From the perspective of Early Christianity in Greece, these long abandoned pagan sanctuaries might be ideal places for Christian churches. They leverage lingering memories, but avoid direct confrontation with existing pagan practices. Moreover, the appropriation of these sites of lapsed pagan practices both emphasized continuity with the distant past as well as placing contemporary paganism as somehow innovative and different from historical practices. This move by Christianity had the potential of being more powerful than simply siddling up to existing sanctuaries. Christianity was appropriating the historical landscape of paganism.

2. Church Building and Elite Practice. Sweetman argues that some church construction paralleled elite practices of munificence by allowing elites to continue to patronize cult activities but to do so as part of Christian practices. I don’t disagree with this argument, but I do wonder whether emphasizing traditional practices of elite benefaction overlooks changes in Christian attitudes toward giving to the poor and to the church as part of a larger route to salvation. Changing Christian attitudes toward giving opened new ways for church builders to fund their buildings and freed them from existing networks of aristocratic wealth which often proved an obstacle to the centralizing tendency of the organized church.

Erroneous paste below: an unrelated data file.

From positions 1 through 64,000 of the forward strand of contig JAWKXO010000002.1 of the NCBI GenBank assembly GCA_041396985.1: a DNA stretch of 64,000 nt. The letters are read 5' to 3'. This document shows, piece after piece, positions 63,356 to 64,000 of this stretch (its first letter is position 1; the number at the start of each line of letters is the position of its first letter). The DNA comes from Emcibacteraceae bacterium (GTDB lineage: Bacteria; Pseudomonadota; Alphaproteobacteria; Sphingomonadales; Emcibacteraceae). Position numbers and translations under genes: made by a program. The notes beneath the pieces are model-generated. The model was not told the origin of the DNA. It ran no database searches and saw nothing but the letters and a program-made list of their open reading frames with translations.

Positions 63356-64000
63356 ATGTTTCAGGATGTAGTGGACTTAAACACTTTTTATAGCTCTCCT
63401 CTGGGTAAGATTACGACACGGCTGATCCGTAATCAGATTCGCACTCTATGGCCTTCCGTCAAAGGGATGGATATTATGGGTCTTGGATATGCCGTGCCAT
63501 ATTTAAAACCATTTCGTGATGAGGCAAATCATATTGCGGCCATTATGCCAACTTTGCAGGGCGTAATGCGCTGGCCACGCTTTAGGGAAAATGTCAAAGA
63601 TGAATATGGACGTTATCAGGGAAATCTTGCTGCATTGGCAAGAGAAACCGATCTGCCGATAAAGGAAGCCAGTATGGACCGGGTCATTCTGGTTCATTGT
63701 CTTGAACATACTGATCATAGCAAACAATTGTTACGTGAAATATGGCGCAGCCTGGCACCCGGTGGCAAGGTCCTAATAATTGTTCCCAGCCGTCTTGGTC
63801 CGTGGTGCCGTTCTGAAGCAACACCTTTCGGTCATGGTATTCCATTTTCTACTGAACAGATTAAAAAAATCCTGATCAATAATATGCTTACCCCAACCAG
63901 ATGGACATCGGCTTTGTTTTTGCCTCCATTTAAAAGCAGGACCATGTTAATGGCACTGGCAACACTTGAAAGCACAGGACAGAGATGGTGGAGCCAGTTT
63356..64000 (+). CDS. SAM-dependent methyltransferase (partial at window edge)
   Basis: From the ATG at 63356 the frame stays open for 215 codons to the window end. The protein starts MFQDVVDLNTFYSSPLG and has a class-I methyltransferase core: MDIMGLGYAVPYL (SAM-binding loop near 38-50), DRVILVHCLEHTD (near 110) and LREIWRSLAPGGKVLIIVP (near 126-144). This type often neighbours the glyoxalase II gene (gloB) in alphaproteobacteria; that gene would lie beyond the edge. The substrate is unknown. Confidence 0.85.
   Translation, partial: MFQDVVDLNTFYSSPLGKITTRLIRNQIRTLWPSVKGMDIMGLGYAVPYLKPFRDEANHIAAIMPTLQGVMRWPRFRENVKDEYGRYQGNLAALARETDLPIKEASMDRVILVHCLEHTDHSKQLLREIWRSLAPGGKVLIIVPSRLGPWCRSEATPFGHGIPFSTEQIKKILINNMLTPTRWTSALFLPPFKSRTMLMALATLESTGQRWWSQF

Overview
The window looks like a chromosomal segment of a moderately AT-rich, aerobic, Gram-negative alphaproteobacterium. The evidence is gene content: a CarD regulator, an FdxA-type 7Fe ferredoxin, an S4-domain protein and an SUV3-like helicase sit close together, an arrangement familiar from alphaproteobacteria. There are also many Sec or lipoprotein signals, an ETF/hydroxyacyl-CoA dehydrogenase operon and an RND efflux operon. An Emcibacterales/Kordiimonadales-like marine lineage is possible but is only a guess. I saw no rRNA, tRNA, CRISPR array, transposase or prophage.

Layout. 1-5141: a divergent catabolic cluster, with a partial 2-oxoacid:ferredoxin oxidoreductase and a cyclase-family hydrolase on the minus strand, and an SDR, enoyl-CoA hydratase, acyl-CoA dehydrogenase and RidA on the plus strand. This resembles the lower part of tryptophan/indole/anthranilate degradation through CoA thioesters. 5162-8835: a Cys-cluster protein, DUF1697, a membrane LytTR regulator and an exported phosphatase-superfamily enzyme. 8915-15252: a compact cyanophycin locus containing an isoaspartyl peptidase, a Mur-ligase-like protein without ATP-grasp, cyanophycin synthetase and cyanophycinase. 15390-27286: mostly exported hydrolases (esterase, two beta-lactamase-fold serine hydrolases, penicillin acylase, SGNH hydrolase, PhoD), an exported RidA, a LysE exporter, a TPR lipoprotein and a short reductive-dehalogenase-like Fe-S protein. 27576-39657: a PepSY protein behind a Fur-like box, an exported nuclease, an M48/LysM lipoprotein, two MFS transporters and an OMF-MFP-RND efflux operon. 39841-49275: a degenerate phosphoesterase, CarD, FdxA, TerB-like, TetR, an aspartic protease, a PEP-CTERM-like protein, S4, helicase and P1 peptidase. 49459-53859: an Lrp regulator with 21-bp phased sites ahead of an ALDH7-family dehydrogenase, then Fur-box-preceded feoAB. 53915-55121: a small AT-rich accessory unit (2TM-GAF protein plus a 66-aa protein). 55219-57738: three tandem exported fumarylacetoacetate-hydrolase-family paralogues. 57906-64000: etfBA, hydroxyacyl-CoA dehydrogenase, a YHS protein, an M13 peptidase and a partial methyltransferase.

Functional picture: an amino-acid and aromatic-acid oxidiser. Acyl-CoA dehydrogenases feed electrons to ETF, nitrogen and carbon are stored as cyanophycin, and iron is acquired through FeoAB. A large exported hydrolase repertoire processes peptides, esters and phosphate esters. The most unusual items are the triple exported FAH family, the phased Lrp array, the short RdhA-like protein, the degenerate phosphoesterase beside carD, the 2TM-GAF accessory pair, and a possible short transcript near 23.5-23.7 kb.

There is evidence from the Adriatic coast and from Greece of rather small donations (<1 solidus) to the decoration of churches. This would have been within the budget of people of middling means in the Late Roman world. The tendency for these small donations to appear in groups in a building suggests that the church was recruiting groups of these donors. The appearance of anonymous donors of small amounts hints that the motive for giving was less about developing civic prestige and more about seeking divine rewards.